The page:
U.S. Senator Kelly Ayotte (R-NH) said that the Department of Labor (DOL) has officially changed course and today formally lifted its Project Labor Agreement (PLA) requirement for the construction of the long-planned Manchester Job Corps Center. Despite widespread opposition from many of New Hampshire's non-union contractors, the Obama administration continued its push to put in place a PLA for the proposed Manchester facility - which would give out-of-state union shops an advantage over non-union New Hampshire contractors in the bidding process.
Ayotte has repeatedly urged the administration to drop the onerous federal PLA requirement. In June, when DOL withdrew its second attempt to force a PLA on the Job Corps Center, Ayotte called on the department to officially reissue the solicitation without a PLA - which it did today. The original solicitation for the Job Corps Center was issued in October 2009.
"Federal rules shouldn't force local workers to sit on the sidelines. Removing this requirement will help level the playing field for New Hampshire contractors who want to bid for the work," said Senator Ayotte.
"This news means open competition for all qualified contractors," said Mark Holden, President, Associated Builders and Contractors NH/VT. "It's also an opportunity for New Hampshire contractors and their employees to compete for and work on a project that is right here in their state."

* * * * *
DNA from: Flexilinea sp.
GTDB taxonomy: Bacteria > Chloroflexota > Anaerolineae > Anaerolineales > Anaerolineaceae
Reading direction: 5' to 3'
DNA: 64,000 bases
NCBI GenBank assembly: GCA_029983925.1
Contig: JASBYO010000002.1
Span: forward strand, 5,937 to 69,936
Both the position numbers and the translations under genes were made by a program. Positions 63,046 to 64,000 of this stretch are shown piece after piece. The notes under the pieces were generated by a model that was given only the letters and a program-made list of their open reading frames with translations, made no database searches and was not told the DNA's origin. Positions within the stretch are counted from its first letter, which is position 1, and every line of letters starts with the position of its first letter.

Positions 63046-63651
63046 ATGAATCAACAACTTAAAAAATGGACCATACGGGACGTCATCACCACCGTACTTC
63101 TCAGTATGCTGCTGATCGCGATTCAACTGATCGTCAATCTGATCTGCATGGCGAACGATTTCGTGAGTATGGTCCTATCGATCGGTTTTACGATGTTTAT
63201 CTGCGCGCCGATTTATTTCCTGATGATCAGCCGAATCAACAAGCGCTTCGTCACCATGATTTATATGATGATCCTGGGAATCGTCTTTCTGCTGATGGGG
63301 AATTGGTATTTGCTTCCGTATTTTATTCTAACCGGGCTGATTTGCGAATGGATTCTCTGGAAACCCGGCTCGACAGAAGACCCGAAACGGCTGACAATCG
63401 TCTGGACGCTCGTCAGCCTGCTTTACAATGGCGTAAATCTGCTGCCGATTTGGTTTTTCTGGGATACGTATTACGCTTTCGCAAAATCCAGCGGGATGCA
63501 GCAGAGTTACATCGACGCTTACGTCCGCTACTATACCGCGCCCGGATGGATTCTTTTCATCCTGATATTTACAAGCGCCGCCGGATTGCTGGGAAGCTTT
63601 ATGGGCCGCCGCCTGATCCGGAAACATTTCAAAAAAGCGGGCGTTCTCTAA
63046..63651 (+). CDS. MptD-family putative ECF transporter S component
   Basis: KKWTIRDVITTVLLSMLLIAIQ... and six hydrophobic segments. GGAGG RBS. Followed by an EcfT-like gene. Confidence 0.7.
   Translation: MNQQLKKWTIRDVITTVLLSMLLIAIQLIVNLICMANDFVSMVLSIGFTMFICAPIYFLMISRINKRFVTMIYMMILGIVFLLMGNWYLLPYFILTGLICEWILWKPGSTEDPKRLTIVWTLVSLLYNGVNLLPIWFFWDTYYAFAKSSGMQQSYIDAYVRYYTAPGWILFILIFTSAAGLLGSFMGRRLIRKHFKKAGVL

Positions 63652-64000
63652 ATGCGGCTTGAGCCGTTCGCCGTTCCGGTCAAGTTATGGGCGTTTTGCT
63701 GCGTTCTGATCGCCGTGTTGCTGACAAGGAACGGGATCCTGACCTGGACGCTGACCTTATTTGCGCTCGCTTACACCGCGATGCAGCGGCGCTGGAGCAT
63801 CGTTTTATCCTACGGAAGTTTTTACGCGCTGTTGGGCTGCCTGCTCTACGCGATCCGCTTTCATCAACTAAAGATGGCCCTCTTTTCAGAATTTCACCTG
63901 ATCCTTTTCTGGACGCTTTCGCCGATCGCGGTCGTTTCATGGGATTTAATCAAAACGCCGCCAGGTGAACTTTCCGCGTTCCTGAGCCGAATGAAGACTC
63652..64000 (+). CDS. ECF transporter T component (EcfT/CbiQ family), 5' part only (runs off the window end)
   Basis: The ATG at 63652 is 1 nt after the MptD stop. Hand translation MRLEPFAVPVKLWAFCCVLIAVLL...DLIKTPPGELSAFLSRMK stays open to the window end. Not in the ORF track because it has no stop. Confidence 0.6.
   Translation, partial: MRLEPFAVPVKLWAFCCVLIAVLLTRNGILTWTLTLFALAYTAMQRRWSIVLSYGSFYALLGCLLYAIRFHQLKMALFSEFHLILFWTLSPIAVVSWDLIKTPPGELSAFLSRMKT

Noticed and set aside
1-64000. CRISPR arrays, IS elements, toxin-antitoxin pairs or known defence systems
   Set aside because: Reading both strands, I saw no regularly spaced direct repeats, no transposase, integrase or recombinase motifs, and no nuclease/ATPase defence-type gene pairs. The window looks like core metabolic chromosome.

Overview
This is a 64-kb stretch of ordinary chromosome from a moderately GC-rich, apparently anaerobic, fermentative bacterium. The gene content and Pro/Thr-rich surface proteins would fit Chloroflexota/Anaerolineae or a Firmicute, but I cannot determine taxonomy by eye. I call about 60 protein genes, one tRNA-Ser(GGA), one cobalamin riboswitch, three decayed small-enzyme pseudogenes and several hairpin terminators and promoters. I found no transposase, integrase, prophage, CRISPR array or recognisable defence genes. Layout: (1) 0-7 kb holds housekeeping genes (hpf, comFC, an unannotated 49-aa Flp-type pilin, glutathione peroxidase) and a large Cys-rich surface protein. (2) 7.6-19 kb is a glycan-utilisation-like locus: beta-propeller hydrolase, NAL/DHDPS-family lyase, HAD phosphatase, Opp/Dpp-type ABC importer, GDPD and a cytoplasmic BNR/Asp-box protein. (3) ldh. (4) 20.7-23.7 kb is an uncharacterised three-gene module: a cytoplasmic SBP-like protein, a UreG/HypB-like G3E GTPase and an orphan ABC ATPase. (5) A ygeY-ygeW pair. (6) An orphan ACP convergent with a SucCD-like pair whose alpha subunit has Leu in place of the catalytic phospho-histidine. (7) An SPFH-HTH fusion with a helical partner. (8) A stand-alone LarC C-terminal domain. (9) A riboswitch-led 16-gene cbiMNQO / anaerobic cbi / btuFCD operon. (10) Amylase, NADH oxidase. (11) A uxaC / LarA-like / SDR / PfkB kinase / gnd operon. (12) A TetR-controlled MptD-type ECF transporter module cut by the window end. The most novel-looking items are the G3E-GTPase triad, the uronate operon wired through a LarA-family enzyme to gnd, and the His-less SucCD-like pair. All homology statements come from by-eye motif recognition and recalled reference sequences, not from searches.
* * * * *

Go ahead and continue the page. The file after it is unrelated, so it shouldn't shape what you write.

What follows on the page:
When a PLA requires contractors to hire workers through a union hiring hall, contractors may not be able to use their own workers. To satisfy the PLA, a non-union contractor's workers would have to join a union and pay union dues. If a contractor has to pay into a union pension plan, employees may not be on the project long enough to vest in the plan. Under such an agreement, New Hampshire's non-union contractors would likely be discouraged from bidding on the Job Corps Center.
Senator Ayotte raised concerns about the PLA in summer 2011, noting that a PLA has the potential to drive up the overall cost of construction. She wrote to the president in February in opposition to the PLA mandate, conveying her concerns that the directive favors out-of-state unionized contractors, rather than New Hampshire companies that employ non-union Granite State workers. And at a Senate Commerce Committee hearing in April, Senator Ayotte questioned Assistant Secretary of Labor Jane Oates about the PLA requirement - expressing her understanding that only three companies bid on the work, all from out of state.
An Executive Order issued in 2009 by President Obama encouraged federal agencies to consider requiring the use of PLAs on large-scale construction projects. In November 2009, DOL canceled its original solicitation for the Manchester Job Corps Center after a New Hampshire contractor challenged the PLA requirement.
DOL included a PLA requirement when it reissued the solicitation for the Manchester Job Corps Center in January of 2012. Subsequently, in March, DOL announced that a bid protest against the PLA mandate had been filed with the Government Accountability Office. In June 2012, DOL indicated that it was withdrawing the PLA for the Manchester project. Today, DOL reissued the solicitation without a PLA.